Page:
On Leadership: A Global Mind-Set



Football is football and talent is talent. But the mindset of your team makes all the difference.

~ Robert Griffin III

Silicon Valley is a mindset, not a location.

~ Reid Hoffman

It’s sort of a mental attitude about critical thinking and curiosity. It’s about mindset of looking at the world in a playful and curious and creative way.

~ Adam Savage

I had the privilege of working as an international area sales manager for Megadyne Medical during my career.  Megadyne is a medical device manufacturer and a leading authority in electrosurgery.  The sales areas I was responsible for were the Americas, Africa, and Middle East.  I enjoyed the opportunity with the Megadyne team and was blessed to meet and build lasting relationships with many people around the world.

While at Megadyne I was fortunate to travel to many countries in my area visiting doctors, business partners, and hospitals.  I was exposed to many different traditions, viewpoints, lifestyles and cultures.  Although I  had lived abroad in South Korea from 1989 to 1991 as a missionary, the experience of visiting these countries and working with the medical community there changed my perspective on the world.  I saw myself differently and realized I had a limited understanding of many aspects of doing business internationally.  I will always be grateful for the experiences gained at Megadyne.

As an executive in this day and age, you will likely be exposed to opportunities of doing business internationally.  You may have suppliers from other countries or you may be fortunate to expand your brand globally to increase profitability.  As you enter this new world I encourage you to learn and apply the principles of a global mind-set.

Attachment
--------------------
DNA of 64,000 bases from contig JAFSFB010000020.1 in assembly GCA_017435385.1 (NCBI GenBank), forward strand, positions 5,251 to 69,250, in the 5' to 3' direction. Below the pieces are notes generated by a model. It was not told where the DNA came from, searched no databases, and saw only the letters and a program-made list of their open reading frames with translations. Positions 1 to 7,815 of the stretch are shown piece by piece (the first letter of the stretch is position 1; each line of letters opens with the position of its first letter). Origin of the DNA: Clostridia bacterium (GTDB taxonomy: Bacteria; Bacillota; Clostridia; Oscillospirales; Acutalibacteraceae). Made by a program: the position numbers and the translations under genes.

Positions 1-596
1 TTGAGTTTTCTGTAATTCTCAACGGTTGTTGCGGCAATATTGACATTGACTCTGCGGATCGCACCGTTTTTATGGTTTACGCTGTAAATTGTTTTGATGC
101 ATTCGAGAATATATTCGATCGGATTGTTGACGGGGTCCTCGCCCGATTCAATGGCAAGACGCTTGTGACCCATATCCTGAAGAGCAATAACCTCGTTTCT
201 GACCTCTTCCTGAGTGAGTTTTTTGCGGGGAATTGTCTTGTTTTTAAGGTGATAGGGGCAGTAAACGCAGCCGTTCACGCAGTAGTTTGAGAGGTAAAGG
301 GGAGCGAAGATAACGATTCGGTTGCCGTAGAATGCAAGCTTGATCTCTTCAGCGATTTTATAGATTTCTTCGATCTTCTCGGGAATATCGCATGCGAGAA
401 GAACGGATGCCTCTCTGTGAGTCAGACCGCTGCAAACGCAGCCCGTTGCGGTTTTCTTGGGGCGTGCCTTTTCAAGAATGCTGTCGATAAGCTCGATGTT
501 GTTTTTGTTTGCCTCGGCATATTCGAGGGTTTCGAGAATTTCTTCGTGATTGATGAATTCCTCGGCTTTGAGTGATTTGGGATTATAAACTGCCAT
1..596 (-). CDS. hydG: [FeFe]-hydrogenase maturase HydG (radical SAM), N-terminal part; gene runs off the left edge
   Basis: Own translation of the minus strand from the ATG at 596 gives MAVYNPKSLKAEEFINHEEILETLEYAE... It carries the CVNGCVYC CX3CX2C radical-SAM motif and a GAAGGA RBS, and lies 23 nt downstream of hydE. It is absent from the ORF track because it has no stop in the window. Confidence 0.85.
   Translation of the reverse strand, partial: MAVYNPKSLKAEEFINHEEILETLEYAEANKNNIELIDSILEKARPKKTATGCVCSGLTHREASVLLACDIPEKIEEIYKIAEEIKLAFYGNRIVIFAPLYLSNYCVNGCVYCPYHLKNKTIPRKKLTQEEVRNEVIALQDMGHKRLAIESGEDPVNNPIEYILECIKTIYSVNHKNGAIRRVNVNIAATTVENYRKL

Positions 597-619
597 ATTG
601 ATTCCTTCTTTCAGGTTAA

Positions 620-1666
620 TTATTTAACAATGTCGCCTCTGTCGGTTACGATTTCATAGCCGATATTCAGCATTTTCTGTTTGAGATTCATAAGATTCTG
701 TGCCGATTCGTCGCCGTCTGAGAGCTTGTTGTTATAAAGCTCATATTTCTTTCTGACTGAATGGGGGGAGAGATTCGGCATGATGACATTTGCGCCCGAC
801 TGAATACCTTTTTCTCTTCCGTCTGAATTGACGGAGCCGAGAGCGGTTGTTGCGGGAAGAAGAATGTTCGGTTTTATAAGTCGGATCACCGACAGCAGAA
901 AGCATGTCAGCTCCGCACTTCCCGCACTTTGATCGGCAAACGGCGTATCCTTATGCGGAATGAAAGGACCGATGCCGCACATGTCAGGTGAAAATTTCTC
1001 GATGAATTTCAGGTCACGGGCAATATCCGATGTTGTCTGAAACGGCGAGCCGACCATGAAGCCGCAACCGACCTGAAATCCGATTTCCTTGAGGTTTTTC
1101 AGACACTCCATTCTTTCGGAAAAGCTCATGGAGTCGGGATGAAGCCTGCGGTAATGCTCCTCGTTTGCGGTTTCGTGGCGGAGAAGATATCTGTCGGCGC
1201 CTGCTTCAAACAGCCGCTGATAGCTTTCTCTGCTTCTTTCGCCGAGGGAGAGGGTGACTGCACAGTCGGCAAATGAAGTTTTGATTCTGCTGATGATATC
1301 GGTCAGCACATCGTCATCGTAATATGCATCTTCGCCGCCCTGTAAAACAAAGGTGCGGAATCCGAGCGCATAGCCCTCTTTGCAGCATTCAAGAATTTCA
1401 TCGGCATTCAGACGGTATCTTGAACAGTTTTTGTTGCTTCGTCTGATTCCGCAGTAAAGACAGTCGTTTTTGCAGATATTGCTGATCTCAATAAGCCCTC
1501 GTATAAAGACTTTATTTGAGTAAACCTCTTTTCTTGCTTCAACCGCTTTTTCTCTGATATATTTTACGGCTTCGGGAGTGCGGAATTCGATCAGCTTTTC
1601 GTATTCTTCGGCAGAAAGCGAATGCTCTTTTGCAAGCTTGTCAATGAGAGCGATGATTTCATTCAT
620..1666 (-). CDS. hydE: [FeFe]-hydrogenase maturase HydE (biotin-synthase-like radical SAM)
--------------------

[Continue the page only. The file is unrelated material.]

Gregg M. Warnick, the Director of the Weidman Center for Global Leadership at Brigham Young University, shares the following principles for developing a global mind-set as a leader:

  1. Be self-aware.  Become aware of your own beliefs and values, which may be a hybrid from multiple cultures.
  2. Avoid ethnocentrism.  Recognize that your own set of beliefs, attitudes, and views is one of many and that it is neither superior nor inferior to that of others.  In the workplace, respect equally ideas and practices from other cultures.
  3. Expose yourself to diversity.  Seek friends, colleagues, and opportunities among people from backgrounds different than yours – but make sure you relate to them as individuals, not as representatives of a culture.
  4. Be curious.  Ask the people you lead, work, and serve with about the history and tradition of their cultures.
  5. Make connections.  Find similarities and differences among your culture and those of others, making an effort to weave these diverse strands of knowledge into an integrated view of the world.

Check out the full article where I learned of Mr. Warnick’s principles here.

Begin now to prepare yourself for international business.  With the world getting smaller by day, the likelihood of the need to have a global mind-set is high.

Choose to have a global mind-set.  Choose to be open-minded.  Choose greatness.


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